3.      Who are your API’s consumers?

  • Internal teams: This means that APIs are probably not going to be directly monetized, so just keep in mind that successful, initially-private APIs have a tendency to become public as they mature and their value is realized. If your API is expected to undergo such a transition, thinking about the monetization approach ahead of time is important.
  • Curated list of partners: Partner-only APIs provide access to internal resources that are business-critical, subject to regulation, or simply need more protective terms of service. Developer-gets-paid or indirect business models often rely on these sorts of partnership agreements. Alternatively, partner-only APIs can serve as a special tier for public APIs, like when one of EPAM’s customers opted to offer free unlimited use of their premium, normally paid API to select strategic partners. Regardless of the approach, it is important to remain balanced and keep track of your partnerships. As your organization develops, or the business landscape changes, some relationships may no longer make sense. In one case, for example, one of EPAM’s clients updated their whole partnership program after one of their partners became a competitor.
  • Wide external developer community: APIs in this category can potentially serve a very large number of consumers and generate a significant load. When deciding on a business model, special care must be taken with positioning your API for long-term viability, because retracting or making big changes to your public APIs is pretty hard to do. Additionally, besides traditional monetization concerns, security and load-protection mechanisms such as quotas, DDoS protection, throttling, and others should be the highest priority.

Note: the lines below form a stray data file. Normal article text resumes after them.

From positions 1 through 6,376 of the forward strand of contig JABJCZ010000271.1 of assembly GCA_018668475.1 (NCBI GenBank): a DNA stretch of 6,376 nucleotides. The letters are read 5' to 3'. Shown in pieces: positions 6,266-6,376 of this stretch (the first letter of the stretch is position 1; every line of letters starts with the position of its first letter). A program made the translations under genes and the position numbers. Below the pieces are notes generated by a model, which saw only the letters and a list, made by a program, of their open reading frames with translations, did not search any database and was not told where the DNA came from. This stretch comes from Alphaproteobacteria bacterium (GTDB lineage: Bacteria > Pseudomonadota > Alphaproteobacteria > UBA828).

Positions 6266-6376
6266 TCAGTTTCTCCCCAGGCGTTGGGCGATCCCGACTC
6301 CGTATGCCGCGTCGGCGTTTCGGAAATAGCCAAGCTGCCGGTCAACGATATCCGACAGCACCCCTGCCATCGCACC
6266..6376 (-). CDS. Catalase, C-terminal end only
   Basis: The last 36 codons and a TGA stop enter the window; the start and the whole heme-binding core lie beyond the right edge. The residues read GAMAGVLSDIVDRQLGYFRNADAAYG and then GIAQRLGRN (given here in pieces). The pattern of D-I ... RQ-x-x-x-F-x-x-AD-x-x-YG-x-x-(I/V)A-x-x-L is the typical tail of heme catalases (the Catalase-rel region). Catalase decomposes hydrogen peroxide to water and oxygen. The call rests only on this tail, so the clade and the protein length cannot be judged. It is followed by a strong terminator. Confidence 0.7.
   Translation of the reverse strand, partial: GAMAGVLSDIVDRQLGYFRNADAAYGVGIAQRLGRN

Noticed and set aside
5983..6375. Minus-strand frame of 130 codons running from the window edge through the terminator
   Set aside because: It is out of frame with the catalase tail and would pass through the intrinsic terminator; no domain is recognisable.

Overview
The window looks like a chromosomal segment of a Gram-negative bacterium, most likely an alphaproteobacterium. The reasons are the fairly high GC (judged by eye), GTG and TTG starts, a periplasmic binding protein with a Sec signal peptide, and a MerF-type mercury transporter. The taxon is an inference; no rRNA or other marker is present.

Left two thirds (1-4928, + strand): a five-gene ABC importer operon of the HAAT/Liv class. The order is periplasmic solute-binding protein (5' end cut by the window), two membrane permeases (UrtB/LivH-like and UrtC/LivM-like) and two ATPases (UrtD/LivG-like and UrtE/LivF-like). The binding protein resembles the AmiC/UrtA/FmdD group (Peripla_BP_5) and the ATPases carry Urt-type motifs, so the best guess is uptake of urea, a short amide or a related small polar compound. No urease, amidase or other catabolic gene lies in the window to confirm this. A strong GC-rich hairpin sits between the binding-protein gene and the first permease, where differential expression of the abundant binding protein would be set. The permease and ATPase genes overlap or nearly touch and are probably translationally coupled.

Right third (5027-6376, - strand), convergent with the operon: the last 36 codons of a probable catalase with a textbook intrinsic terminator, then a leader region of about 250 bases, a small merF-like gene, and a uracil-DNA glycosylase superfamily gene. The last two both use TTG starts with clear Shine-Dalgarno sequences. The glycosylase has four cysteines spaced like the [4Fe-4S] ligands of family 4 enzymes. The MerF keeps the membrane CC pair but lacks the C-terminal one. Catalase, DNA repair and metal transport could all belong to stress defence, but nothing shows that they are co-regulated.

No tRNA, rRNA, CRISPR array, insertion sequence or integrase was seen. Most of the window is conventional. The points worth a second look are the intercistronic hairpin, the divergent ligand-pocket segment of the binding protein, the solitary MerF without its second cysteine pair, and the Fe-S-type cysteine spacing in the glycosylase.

Where to Go from Here

Answering these three questions will likely present you with a more manageable subset of suitable models. Of course, the final decision depends on the specific business situation and requires a combination of thorough research, careful planning, and a bit of inspiration. That said, here are a few more tips to keep in mind as you flesh out your API business model and strategy:

  • Optimize for clarity: In a competitive and fast-moving IT universe, the ability to start painlessly and get results quickly is highly prized. Your developers/consumers will appreciate convenient documentation, clear terms of service, and intuitive pricing structure, which in turn inspires greater loyalty and faster growth.
  • Consider offering a free tier: Another measure for improving the developer experience is offered very frequently and is perceived as sort of a must-have by the experimentation-hungry developer crowd. Even a trivial “handful-of-calls-per-day” quota is very helpful when compared to a total lack of a free API tier.
  • Take care of API pricing consistency with existing product offerings: APIs that are priced dramatically differently than your other similar products may backfire by either cannibalizing more profitable channels or pushing away your loyal customers.
  • Try something unique or create your own mix of options: A lot of successful providers use different models for different products. They will change things up if they do not work out as planned. Your assumptions about your API consumers’ sensitivity may be overblown. For example, the CEO of the video-processing startup Ziggeo has recently told a story about their “dramatic” monetization change, which made a huge difference in ROI for the API provider, but was surprisingly silently absorbed by their customers.

I hope you found this information useful, and invite you to contact us with any questions. Also, keep an eye out for future blog posts where we’ll cover additional topics about APIs, including their evolution, strategy guidelines, program aspects, and exciting new technologies.